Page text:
“If the Caroline Progress was still around, I think we would have attempted to cut through the noise of the 24/7 news cycle, where everything is frequently dialed up to eleven, which can result in understandable skepticism from people.
“I would have wanted to talk to any local medical experts, if available, to help distinguish between the valid warnings and the fear-mongering. We could also have talked with mental health experts to help people cope with the isolation. On the economic front, we could have talked with local businesses about how they’re coping with the situation and how they’re still serving the community, if they’re still in a position to do so. Certainly, we could have kept people up to date about what’s open, what’s closed, and what’s operating in a temporarily different fashion. We would have been in a position to zero in on these local entities much more so than other news outlets.
“We might also have looked at the ways people in the community are helping each other out—good deeds, neighbors looking out for neighbors, that sort of thing. The lack of sports and public events would free up considerable space for COVID-19 coverage, and I’m sure we’d have found plenty to cover on that subject.”
For more than a quarter century, I put together editorial and Op-Ed pages in the four weekly newspapers for which I worked, attempting to inform, educate, and entertain readers in a responsible manner.
My theoretical editorial and op-ed pages this month would praise Virginia Governor Ralph Northam for his leadership in addressing the COVID-19 crisis. Northam got off to a shaky start in his first year in office over his awkward handling of a racist photo that appeared in his medical college yearbook page. More recently, he has taken his licks from the pro-gun lobby. His handling of the COVID-19 crisis, however, has redeemed Northam in the eyes of many Virginians. A pediatric brain surgeon, Northam quickly realized the magnitude of the problem and the need to act, getting ahead of the federal government in closing schools, bars, restaurants, and many government offices, limiting public gatherings to no more than ten and promoting social distancing. In his press conferences, Northam has spoken with authority and decisiveness, deftly avoiding the mixed signals coming out of the federal government. Also praiseworthy were the efforts of the Caroline County Board of Supervisors and School Board in closing the public schools, libraries, county buildings, and other public areas days ahead of neighboring counties. As of April 1, Caroline County had just one case of COVID-19, a 43-year-old nurse who works at a Richmond-area hospital and is quarantined at home.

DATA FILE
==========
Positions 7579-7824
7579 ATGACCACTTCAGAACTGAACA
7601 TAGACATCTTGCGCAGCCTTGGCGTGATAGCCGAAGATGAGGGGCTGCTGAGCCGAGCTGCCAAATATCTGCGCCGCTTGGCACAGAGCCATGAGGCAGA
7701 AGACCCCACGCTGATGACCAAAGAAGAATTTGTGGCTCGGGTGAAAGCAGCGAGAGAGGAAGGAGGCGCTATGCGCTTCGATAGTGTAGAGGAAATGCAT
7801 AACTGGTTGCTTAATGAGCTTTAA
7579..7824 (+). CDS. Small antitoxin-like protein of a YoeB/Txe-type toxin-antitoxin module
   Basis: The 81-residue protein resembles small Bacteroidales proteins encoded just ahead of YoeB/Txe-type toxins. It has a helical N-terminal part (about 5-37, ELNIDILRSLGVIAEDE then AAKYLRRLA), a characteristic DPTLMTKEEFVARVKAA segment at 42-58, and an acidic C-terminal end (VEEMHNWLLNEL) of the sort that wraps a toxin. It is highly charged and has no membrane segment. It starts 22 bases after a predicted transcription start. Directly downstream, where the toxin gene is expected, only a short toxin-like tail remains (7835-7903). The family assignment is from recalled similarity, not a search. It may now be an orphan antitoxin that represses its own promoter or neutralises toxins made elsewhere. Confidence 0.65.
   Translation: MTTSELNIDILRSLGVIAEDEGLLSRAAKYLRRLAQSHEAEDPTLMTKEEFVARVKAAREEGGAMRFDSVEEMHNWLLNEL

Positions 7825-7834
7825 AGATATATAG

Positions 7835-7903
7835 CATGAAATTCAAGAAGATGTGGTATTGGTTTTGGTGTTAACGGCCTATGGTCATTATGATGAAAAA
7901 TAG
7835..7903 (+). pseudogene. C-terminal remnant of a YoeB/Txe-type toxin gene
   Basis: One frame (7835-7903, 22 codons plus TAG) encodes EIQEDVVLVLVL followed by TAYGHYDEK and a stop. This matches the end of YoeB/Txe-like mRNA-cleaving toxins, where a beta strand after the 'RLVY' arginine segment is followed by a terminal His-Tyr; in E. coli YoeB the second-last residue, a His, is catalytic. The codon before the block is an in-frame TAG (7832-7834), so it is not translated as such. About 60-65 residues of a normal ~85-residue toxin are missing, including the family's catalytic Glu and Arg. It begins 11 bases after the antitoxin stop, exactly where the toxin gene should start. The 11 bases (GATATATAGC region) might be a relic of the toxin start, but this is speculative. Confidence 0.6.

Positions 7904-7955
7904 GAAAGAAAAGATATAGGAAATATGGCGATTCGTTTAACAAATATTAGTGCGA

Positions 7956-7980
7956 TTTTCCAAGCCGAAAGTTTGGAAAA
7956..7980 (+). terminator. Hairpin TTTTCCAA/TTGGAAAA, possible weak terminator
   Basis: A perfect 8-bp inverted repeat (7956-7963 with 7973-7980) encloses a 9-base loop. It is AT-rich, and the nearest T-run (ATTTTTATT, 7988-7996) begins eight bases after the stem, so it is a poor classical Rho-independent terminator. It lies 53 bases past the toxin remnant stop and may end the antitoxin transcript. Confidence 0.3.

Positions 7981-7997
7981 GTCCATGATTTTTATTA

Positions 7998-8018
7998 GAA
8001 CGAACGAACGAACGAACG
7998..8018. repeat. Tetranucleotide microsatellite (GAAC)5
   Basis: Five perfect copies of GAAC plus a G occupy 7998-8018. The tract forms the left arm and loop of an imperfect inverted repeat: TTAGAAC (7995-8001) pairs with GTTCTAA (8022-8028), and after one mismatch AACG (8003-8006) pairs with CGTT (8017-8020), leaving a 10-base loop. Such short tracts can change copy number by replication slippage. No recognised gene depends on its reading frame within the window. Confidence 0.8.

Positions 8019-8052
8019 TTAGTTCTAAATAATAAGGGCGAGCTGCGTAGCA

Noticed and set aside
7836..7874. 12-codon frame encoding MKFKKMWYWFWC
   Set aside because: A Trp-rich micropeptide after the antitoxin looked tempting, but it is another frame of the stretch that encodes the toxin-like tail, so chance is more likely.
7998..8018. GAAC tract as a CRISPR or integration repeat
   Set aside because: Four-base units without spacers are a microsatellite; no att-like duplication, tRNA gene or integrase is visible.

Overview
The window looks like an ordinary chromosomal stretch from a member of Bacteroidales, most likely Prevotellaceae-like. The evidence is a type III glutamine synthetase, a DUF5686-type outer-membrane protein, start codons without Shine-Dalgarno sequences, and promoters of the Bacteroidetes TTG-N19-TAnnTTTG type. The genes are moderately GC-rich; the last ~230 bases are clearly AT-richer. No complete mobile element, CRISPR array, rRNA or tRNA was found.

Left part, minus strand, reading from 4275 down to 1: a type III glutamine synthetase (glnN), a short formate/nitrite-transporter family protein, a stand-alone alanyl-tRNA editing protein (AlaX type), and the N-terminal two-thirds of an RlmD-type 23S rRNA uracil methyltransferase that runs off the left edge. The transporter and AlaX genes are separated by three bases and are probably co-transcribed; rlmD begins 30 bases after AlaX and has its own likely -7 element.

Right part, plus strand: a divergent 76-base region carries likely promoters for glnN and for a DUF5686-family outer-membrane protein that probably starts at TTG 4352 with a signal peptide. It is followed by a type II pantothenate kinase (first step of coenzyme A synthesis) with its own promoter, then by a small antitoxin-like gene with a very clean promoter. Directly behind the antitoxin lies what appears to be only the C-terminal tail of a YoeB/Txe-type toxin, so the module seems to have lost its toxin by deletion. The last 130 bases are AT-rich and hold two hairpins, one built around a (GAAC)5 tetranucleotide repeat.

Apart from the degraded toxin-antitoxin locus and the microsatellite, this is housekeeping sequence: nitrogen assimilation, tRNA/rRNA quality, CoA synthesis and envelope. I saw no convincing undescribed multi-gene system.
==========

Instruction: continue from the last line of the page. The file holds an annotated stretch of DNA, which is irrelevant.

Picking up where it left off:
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I would use the editorial pages to bring the readers’ attention to people like her: those who are on the frontlines risking their own health. Also deserving of praise are the many volunteers who are distributing meals to children who would normally be receiving lunches and breakfasts at school. Our local restaurant workers and store employees would also find themselves on the editorial pages.
Finally, I would point out how the pandemic has encouraged many people in Caroline County to put aside their petty social and political differences and work together to help their neighbors get through the crisis—by getting them groceries, prescriptions, and other necessities, or simply cheering them up during difficult times.
In 2015, the Caroline Progress was published by a barebones five-person staff: editor, part-time reporter, advertising representative, graphic artist, and receptionist. The paper was job-printed by a daily newspaper in Hopewell (which also has since gone out of business), and it was distributed by one contract employee who filled the vending boxes and store racks and delivered subscribers’ papers to the post office for mail delivery. All of these employees would have been able to practice basic social distancing on the job. This staff could have functioned well during the pandemic.
Each week, our theoretical newspaper would provide a place to post closing and modified hours for businesses and government offices. Readers who benefitted from the many acts of random kindness would have a place to express their gratitude. Others could make suggestions or appeal for help through letters to the editor. The many official government notices and legitimate health tips that have been generated during this crisis would be printed on the news pages or posted to our website, accessible without forcing people to wade through countless government websites and Facebook posts of cute animals or what people ate for breakfast.
In short, a functioning local weekly newspaper would be of real value to the people of Caroline County in times like these. The Caroline Progress is missed.
Next week: Deaths without funerals, elections without campaigns, schools without students, religions without services, a legislature without legislators and newspapers with few reporters to cover it all––this is Macon today.
This project is supported by a gift from the Delacorte Center for Magazine Journalism Fund at The New York Community Trust.